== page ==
Hotels are trying to overcome labor shortages even as job numbers approach pre-pandemic mark

Hotels are trying to overcome labor shortages even as job numbers approach pre-pandemic mark

Skift grip

Although hotel CEOs have done their best to be optimistic, the industry is plagued by post-pandemic issues never seen before.

Andrea Doyle, Skift

The hospitality industry sometimes takes a creative approach to persistent labor shortages in the face of pent-up demand and the possibility of an impending recession.

The crisis is coming even as U.S. hotels are expected to employ 2.19 million people — or 93% of pre-pandemic levels — as demand increases, according to the American Hotel & Lodging Association.

One of the ways Remington Hotels is addressing the labor issue, said Sloan Dean, CEO and President, is to create a new compensation model. “We have people working 20 hour weeks to fill the void,” he said.

Other hotel executives, who attended NYU’s 44th Annual Hospitality Industry Investment Conference in New York on Tuesday, also stressed the importance of attracting Gen Z to the industry.

The hospitality industry in Margaritaville, Florida works with colleges to train hospitality students, and many become full-time employees in the hospitality industry. “It’s harder to get in than Harvard,” said Margaritaville CEO John Cohlan.

Meanwhile, the industry is also tapping into those who aren’t on a college track. “At Marriott, there are a lot of general managers who started out as hourly workers. That makes me so proud,” said Stephanie Linnartz, president of Marriott International.

Hotel CEOs share the challenges of a post-pandemic world during a session at NYU’s 44th Annual Hospitality Industry Investment Conference on June 7, 2022. Andrea Doyle

Remote work is impacting the industry

Remote work is a byproduct of the pandemic that is here to stay, according to many people. To accommodate remote workers, Sonesta is creating more informal meeting spaces, said John Murray, president and CEO of Sonesta International Hotels.

Jeff Wagoner, president and CEO of Outrigger Hospitality Group, said Hawaii will restart its remote worker residency program. And while Airbnbs remains a divisive issue in Hawaii, the local government has instituted a 90-day minimum stay to eliminate some competition for hotel companies like Outrigger.

Sonesta’s Murray thinks part of Airbnb’s success can be attributed to the hotel industry’s waning guard, and so the company has focused its attention on suite properties. For example, in New York, the company has just invested in four boutique and lifestyle hotels with 60% suites in an attempt to recapture this lucrative market.

Higher costs

While average daily rates have risen in the United States, according to STR and Tourism Economics at the conference, rising costs continue to challenge the industry. Murray and other hotel executives said not only are properties more expensive, but renovations and outfitting hotels are taking longer.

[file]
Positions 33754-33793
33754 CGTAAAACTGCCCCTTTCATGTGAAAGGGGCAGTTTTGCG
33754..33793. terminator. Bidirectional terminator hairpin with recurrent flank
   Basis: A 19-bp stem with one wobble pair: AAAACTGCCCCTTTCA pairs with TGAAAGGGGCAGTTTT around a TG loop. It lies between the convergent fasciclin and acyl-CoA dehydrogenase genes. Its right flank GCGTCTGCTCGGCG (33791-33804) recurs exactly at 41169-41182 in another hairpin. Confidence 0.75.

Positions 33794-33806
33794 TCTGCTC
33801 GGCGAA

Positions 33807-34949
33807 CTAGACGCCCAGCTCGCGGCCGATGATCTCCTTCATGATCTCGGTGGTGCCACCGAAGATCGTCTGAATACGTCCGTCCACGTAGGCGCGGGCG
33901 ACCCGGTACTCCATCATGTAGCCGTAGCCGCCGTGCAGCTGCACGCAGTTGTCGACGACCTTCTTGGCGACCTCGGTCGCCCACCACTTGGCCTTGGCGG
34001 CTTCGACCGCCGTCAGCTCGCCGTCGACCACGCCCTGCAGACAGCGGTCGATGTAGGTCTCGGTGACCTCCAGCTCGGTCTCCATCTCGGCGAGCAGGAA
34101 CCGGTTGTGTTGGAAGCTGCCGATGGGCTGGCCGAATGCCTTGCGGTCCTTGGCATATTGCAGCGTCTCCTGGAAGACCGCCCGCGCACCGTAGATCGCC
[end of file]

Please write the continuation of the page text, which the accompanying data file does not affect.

Technology

Technology is another critical theme, particularly in terms of how it can help alleviate labor issues and streamline operations. Kevin Jacobs, CFO and President of Global Development, Hilton, highlighted the importance of “phygital” technology that combines digital experiences with physical experiences. “These offerings will help improve the customer experience,” he said.

Elie Maalouf, CEO, Americas, IHG Hotels & Resorts, posed a rhetorical question. “Does technology really make us more efficient or does it make us work harder?

Sustainability

“There’s no period in our industry where brands have worked together more than during Covid, educating consumers on why it’s safe to stay with our brands,” said Geoff Ballotti, President and CEO. management of Wyndham Hotels & Resorts. That same spirit of collaboration is needed on the issue of sustainability, and to that end, Wyndham will require all of its properties to meet its sustainability standards by the end of the year.

Five Rs

There is no doubt that a possible recession is on the radar of most hotel chains. But that shouldn’t be crippling, Ballotti said. “We have been through a pandemic for the past two years. We can go through anything,” he said.

Hilton’s Jacobs added: “Newsflash – there’s always a recession ahead.

A growing middle class that has increased its savings during the pandemic will help offset a recession. “What do they do when they can afford it? He asked. “They travel.”

Patrick Pacious, President and CEO of Choice Hotels International, has his eyes set on the “four trend Rs”.

It’s remote workers, rising wages, longer retirements and more car trips.

Larry Cuculic, president and CEO of Best Western Hotels & Resorts, added a fifth. “Replenish your reserves,” he said. “We don’t know what the future holds. (You) can be optimistic but you also have to be realistic and build up your reserves.

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